There is virtually nothing that a man can do that a woman cannot do. I don’t underestimate my ability as a female hunter. In fact, I don’t think of my sex while hunting, and men hunters don’t castigate or discriminate against me when hunting. We treat one another with a lot of respect. Note that I am an old hunter. I have killed several species of animals and it is not a difficult thing but a matter of interest and experience. I never fought in a war, so I don’t have war experience but I am not afraid of being a hunter and I would not have been afraid to fight in a war if the need had arisen.
Have you ever been part of a local security outfit?
I was never into security services but actually I am fit for it and I have all it takes. I am a courageous hunter. I have protective shields and I am ready for any task that has to do with hunting.
So, how do you feel about the launch of Operation Amotekun?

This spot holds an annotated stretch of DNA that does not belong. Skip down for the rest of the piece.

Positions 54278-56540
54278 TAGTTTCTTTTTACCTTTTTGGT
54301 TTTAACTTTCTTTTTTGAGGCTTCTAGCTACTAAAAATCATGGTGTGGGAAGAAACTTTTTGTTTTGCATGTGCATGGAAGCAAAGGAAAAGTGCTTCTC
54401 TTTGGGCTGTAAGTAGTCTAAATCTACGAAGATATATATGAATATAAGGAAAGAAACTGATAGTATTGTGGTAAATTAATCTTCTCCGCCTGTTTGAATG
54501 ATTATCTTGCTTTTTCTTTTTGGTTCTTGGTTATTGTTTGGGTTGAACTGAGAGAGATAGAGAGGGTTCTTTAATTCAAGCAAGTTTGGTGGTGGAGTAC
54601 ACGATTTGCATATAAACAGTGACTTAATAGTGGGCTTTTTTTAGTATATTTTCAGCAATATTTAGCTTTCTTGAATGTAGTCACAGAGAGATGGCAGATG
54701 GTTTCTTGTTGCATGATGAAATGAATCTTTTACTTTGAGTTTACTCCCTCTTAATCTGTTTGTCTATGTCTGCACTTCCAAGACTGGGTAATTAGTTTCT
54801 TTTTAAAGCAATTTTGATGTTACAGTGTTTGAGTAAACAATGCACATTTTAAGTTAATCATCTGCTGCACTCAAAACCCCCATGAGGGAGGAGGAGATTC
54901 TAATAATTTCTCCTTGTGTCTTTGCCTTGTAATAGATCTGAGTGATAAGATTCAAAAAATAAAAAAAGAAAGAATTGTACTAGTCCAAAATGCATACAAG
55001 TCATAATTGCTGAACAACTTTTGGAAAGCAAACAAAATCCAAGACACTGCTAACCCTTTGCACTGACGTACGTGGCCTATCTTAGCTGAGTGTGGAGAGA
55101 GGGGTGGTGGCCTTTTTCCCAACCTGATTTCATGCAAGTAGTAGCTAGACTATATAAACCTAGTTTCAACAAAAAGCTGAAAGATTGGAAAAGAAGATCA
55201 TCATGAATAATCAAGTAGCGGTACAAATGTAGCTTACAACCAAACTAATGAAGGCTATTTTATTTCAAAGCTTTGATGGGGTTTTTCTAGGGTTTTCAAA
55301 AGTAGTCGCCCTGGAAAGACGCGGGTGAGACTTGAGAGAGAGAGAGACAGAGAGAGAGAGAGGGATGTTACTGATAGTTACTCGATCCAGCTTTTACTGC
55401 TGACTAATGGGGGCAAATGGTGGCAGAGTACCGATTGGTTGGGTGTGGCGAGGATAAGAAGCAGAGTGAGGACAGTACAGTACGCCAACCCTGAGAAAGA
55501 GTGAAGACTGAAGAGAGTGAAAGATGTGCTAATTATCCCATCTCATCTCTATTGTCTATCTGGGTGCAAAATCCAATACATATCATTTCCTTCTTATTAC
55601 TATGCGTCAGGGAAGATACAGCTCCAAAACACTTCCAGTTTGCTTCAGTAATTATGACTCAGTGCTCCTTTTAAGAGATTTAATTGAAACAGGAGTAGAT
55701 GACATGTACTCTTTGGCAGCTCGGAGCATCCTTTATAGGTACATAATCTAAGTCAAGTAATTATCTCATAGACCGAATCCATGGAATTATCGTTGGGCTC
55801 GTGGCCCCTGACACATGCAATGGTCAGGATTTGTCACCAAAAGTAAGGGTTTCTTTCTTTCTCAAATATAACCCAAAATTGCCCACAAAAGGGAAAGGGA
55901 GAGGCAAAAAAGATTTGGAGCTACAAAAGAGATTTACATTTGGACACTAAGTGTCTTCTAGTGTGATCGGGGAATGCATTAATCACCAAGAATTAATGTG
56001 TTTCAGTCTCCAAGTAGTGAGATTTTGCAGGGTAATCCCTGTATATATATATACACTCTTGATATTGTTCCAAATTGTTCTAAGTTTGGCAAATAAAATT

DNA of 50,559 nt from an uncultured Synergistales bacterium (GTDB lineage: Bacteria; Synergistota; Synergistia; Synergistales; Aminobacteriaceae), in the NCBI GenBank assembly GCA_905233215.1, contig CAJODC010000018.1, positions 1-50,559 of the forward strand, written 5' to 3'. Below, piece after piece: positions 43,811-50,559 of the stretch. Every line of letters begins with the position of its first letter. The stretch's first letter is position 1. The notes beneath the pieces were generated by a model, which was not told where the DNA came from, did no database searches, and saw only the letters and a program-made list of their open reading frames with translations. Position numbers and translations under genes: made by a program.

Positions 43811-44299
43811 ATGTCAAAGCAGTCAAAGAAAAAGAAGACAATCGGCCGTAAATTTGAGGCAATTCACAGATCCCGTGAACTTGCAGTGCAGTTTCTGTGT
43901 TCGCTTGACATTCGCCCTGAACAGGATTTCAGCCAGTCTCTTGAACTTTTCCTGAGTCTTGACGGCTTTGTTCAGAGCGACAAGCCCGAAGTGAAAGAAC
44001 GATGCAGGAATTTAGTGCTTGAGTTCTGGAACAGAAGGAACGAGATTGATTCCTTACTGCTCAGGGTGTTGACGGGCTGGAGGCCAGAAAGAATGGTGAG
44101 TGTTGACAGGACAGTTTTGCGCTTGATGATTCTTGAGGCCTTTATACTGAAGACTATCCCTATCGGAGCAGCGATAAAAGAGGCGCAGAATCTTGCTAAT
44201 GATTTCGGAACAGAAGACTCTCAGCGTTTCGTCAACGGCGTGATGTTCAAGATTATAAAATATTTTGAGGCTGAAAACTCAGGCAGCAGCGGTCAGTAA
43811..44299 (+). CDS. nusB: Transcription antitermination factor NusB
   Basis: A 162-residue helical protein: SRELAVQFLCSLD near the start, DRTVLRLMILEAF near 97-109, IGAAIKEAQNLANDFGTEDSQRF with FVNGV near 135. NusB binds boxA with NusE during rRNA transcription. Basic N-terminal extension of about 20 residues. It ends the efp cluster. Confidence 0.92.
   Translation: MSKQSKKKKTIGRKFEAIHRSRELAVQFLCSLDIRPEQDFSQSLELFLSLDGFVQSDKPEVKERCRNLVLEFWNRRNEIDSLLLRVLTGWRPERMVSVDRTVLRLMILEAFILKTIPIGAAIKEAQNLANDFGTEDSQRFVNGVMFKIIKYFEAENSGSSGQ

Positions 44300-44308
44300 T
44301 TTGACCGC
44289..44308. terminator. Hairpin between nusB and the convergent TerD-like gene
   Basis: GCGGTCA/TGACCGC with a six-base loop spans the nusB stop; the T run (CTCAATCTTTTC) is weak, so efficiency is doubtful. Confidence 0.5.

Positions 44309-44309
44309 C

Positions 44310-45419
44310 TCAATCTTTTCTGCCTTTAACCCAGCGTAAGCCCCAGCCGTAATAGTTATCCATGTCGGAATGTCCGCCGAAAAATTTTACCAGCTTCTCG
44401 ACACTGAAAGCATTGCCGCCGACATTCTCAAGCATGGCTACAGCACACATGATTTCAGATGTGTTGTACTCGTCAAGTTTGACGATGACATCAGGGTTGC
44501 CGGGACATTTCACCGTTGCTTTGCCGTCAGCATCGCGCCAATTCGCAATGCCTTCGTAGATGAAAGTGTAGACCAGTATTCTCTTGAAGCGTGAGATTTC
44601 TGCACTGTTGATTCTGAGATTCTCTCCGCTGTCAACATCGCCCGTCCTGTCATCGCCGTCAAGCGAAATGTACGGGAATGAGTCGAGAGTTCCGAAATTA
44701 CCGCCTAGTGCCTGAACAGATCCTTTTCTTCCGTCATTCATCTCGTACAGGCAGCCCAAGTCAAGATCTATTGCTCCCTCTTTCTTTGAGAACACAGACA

For me, it is a welcome development. For a long time crime has been on the increase. You hear of robbery and kidnappings every day and you begin to wonder what is happening. The police are doing a lot but they are not enough and they do not know the terrain as much as we do. Those of us hunting the game know the forests. A Fulani herdsman cannot claim to know the forests in Ibadan as well as I do because I was born here and I have been hunting for long in Ibadan forests.
How did your hunting career start?
It started when I was still a teenager. I love holding the gun and cutlass. When I was a teenager, I used to mimic my father, my brothers and their colleagues. I loved to dress like them and I also loved to imagine myself bringing ‘bush meat’ home. I kill big bush rats, snakes and antelopes. We eat and sell some of them to those who sell herbs and roots as well as those who have cafeterias and bars where palm wine is sold. You know ‘bush meat’ is delicious.
Why do you want to be part of Operation Amotekun?